“To Protect and Serve”: A Blast from the Past


That’s a motto still sometimes emblazoned on police cars.  It’s a nice thought but there doesn’t appear to be any reality behind it.

The first thing you need to understand is that the police have no obligation to protect any individual.  Even in the special case where the court has issued a restraining order on your behalf the police have no obligation to protect you from the person restrained. This has been upheld by the Supreme Court.

The theory is that police serve to protect “society” rather than individuals.  There’s just one problem with that, what is society without its individuals?  Take away the individuals and show me “society”.

Now, on a certain level they have a point.  The police cannot guarantee each individual’s safety.  They can’t put a 24 hour guard on each individual, not even each individual who has a restraining order against someone.  Can’t be done.  Thus, it would be unjust to make them legally liable for failing to provide that protection.  They can’t always be there.

But there’s a problem with that.  Since they don’t have a legal responsibility to provide protection, many take that to mean that there is no responsibility, legal or moral to even try.  They may not always be there but even when they are there they have no obligation to intervene.  This additional level of lack of concern for the individual was confirmed in New York were police were only a few feet away from a man being brutally attacked at knifepoint until after the victim, thanks to his own training in martial arts (and suffering multiple knife wounds in the process–please consider that those who recommend martial arts training as an alternative to being armed for self defense–he survived but he’ll carry the scars until the day he dies).  Only once the knife wielding attacker was subdued did the police emerge from the motorman’s compartment (on which the attacker had previously banged the door claiming to be a cop so their claims they didn’t know ring a little hollow).

To be blunt, a duty to protect “society” which does not include a good faith “best effort” to protect the individuals that make up that society when they actually encounter situations to do so is nonsense.  It’s not protecting “society”.  At best it’s protecting the regime which seems more the job of a third world dictator’s secret police than the peace officers of a free society.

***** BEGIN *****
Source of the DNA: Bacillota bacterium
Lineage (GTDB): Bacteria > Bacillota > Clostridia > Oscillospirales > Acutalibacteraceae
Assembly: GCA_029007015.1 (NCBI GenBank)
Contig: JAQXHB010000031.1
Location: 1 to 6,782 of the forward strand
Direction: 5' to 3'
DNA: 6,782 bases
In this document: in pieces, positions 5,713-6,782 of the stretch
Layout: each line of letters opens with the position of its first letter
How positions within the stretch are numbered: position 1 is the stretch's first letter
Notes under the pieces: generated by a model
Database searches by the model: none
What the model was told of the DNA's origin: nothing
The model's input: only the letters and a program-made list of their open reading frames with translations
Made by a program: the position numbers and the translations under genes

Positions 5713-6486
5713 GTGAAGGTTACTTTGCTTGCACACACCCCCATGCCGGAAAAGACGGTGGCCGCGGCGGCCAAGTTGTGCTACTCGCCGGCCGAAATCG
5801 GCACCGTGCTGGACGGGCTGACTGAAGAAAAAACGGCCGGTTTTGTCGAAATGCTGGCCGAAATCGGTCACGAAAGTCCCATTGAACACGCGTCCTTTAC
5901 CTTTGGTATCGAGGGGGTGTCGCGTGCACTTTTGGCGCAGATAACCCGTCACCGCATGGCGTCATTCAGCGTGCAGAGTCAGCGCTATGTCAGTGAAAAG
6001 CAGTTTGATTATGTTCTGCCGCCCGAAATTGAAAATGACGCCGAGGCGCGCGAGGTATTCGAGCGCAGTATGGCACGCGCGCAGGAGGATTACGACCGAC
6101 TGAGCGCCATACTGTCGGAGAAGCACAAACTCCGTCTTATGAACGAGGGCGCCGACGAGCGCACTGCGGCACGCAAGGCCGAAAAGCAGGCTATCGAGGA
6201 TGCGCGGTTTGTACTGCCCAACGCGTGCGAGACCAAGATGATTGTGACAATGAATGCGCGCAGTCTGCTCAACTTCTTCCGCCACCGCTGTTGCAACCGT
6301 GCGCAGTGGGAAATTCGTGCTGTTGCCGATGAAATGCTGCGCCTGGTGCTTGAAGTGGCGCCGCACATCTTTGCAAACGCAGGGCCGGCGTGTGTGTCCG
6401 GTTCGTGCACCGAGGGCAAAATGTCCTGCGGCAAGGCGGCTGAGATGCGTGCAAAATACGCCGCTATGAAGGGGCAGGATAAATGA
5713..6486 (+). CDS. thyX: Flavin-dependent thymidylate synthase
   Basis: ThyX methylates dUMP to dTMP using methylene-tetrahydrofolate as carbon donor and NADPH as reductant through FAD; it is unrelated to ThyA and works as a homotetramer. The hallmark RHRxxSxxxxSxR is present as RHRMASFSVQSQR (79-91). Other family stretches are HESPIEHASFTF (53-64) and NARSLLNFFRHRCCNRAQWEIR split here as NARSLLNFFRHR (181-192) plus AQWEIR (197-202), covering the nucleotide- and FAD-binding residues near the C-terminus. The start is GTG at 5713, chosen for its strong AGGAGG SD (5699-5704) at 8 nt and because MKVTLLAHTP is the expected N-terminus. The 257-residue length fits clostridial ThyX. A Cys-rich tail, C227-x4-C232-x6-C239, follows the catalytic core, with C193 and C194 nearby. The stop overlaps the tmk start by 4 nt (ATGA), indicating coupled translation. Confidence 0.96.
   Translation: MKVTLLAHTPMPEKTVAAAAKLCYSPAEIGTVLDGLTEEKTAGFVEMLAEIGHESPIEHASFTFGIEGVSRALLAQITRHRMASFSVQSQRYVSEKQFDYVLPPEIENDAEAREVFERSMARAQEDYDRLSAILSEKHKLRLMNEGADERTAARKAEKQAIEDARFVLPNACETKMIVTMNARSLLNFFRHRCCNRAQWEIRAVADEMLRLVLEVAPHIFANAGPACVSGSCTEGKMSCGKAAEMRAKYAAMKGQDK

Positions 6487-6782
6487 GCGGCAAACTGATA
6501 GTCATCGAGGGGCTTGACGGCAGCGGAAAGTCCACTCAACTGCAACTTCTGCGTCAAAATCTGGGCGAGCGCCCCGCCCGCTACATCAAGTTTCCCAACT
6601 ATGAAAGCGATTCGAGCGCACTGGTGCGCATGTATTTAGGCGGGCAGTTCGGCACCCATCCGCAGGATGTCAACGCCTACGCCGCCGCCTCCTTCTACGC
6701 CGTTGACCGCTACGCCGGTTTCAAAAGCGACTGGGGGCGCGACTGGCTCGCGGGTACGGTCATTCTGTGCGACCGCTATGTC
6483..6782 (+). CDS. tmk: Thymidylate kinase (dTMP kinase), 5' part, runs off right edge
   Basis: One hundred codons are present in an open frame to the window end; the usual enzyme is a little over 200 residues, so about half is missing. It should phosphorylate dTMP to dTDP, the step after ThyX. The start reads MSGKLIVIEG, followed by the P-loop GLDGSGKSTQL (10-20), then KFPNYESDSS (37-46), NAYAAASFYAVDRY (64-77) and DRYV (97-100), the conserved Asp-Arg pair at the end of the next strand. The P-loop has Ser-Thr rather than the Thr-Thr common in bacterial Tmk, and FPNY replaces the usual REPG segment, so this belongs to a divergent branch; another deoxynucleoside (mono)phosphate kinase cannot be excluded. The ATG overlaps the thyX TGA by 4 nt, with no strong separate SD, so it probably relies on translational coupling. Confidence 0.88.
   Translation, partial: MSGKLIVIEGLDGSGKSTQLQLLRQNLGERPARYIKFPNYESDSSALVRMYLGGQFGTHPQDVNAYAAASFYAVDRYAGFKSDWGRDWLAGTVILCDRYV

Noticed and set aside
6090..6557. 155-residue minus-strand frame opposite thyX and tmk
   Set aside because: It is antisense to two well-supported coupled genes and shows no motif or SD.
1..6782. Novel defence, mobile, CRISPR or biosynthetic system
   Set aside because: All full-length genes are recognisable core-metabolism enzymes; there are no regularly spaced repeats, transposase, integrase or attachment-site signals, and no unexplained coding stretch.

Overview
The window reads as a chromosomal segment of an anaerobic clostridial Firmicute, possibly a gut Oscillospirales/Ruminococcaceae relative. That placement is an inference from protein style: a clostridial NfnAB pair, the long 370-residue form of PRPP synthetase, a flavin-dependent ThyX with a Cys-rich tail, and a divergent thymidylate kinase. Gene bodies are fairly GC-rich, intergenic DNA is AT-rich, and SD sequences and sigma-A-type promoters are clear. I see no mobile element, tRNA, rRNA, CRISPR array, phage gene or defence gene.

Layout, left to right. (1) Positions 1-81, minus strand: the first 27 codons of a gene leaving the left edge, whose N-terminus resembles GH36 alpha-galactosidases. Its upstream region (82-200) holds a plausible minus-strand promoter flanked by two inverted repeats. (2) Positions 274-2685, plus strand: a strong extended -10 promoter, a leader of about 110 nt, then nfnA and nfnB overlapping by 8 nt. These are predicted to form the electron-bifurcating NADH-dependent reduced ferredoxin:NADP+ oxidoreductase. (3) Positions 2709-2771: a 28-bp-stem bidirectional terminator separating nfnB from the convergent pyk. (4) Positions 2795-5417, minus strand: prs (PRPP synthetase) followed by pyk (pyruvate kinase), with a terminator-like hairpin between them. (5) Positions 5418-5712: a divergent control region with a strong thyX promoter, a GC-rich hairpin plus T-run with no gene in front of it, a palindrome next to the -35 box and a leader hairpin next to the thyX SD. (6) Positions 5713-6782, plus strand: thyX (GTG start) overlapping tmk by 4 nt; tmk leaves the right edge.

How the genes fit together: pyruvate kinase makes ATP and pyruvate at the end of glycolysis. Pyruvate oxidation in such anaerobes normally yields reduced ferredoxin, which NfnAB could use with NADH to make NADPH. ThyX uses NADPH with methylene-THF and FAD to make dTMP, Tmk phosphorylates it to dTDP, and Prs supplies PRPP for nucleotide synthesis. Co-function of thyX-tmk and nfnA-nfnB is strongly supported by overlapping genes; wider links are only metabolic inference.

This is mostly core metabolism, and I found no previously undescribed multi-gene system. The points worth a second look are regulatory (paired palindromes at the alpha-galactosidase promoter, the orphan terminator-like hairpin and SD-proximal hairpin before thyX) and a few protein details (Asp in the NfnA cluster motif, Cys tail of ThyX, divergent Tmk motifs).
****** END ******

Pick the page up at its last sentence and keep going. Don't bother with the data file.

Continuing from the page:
Without that best effort, “to protect and serve” isn’t even an empty motto.  It’s nothing but a bad joke.

3 thoughts on ““To Protect and Serve”: A Blast from the Past”

  1. I was raised with “Mr Policeman is your friend” cartoons; I now preach “Am I being detained?” and walking away. Unfortunately because although I would LOVE to cooperate with the police at all times, the fact is that they are often fishing for ways to arrest you. Even (especially?) as a non-criminal it is far safer for them to arrest you for something petty and made up than it is for them to confront an actual hardened criminal who may have violent intent.


    1. Aye. It took personal restraint to NOT reply to “Do you know why I stopped you?” with, “It’s drunk o-clock and you’re hoping to get lucky and find me intoxicated, but stopped me on some other utter BS pretense to try to get that.” And it was an utter BS pretense – the “turn” that I had “failed to signal” was of the street itself. Turn the other way – driveway. Go straight, end up in field. I could almost HEAR the deflation upon the realization that I was stone-cold sober.


  2. Protecting and serving the Rule of Law, so that the citizens don’t feel the need to turn to tribalism, lynch mobs, and jungle justice is a description of what they SHOULD be doing.
    Living in a country where there’s a very low level of active policing sucks, like worse than the bad parts of a big city run by Democrats for generations sucks. Like having an ISB-D attack while on a big date.

    But ignorance of what the Rule of Law and the Social Contract are is fairly common, and pretty deliberate on the part of educators and politicians.


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